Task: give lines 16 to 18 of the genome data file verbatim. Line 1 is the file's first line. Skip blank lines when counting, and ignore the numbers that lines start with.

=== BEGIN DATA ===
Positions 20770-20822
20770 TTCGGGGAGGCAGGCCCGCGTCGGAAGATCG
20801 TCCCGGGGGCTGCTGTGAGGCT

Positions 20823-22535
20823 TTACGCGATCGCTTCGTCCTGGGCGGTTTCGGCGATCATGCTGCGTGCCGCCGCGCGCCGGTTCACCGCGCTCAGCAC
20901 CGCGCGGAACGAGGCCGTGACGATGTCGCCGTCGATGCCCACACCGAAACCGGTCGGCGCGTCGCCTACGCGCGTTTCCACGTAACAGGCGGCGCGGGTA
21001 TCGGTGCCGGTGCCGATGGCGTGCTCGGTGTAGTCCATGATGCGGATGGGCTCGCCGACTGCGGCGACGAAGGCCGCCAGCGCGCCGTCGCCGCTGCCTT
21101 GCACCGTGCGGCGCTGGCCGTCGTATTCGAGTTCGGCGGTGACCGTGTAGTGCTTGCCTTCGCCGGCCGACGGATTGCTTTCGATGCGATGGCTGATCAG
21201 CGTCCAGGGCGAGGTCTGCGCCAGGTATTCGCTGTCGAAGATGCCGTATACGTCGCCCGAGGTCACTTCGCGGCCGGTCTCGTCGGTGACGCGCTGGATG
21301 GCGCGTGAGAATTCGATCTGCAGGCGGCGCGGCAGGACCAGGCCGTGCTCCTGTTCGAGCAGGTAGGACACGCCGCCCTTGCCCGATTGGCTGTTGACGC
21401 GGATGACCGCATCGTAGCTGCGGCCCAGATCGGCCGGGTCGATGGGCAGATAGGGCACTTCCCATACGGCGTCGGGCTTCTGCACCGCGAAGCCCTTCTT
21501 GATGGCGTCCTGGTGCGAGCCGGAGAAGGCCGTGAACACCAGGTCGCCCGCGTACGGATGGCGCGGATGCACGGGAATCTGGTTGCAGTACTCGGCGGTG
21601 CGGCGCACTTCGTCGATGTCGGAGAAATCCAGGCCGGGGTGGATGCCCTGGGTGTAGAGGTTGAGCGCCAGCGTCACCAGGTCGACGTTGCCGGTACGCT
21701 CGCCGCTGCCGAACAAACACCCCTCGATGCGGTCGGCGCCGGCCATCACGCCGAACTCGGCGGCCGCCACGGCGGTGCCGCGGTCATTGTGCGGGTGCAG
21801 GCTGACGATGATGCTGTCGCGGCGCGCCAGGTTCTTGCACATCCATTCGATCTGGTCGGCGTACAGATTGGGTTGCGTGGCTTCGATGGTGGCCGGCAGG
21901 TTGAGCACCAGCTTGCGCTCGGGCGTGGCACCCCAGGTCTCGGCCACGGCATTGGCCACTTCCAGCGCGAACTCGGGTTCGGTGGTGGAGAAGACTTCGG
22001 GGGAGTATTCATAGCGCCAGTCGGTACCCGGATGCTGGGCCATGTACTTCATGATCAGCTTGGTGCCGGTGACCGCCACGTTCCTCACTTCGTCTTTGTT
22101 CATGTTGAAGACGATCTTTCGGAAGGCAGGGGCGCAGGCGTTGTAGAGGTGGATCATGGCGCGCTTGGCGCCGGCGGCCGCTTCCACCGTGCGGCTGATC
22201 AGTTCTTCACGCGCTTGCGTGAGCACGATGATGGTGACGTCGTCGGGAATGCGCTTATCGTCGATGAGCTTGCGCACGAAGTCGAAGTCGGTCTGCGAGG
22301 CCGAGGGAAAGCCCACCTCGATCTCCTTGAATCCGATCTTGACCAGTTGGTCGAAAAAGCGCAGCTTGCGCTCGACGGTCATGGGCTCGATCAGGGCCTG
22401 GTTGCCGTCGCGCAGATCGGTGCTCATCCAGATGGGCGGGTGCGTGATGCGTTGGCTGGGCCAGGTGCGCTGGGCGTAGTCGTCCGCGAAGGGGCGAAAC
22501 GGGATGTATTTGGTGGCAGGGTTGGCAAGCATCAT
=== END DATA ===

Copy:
21901 TTGAGCACCAGCTTGCGCTCGGGCGTGGCACCCCAGGTCTCGGCCACGGCATTGGCCACTTCCAGCGCGAACTCGGGTTCGGTGGTGGAGAAGACTTCGG
22001 GGGAGTATTCATAGCGCCAGTCGGTACCCGGATGCTGGGCCATGTACTTCATGATCAGCTTGGTGCCGGTGACCGCCACGTTCCTCACTTCGTCTTTGTT
22101 CATGTTGAAGACGATCTTTCGGAAGGCAGGGGCGCAGGCGTTGTAGAGGTGGATCATGGCGCGCTTGGCGCCGGCGGCCGCTTCCACCGTGCGGCTGATC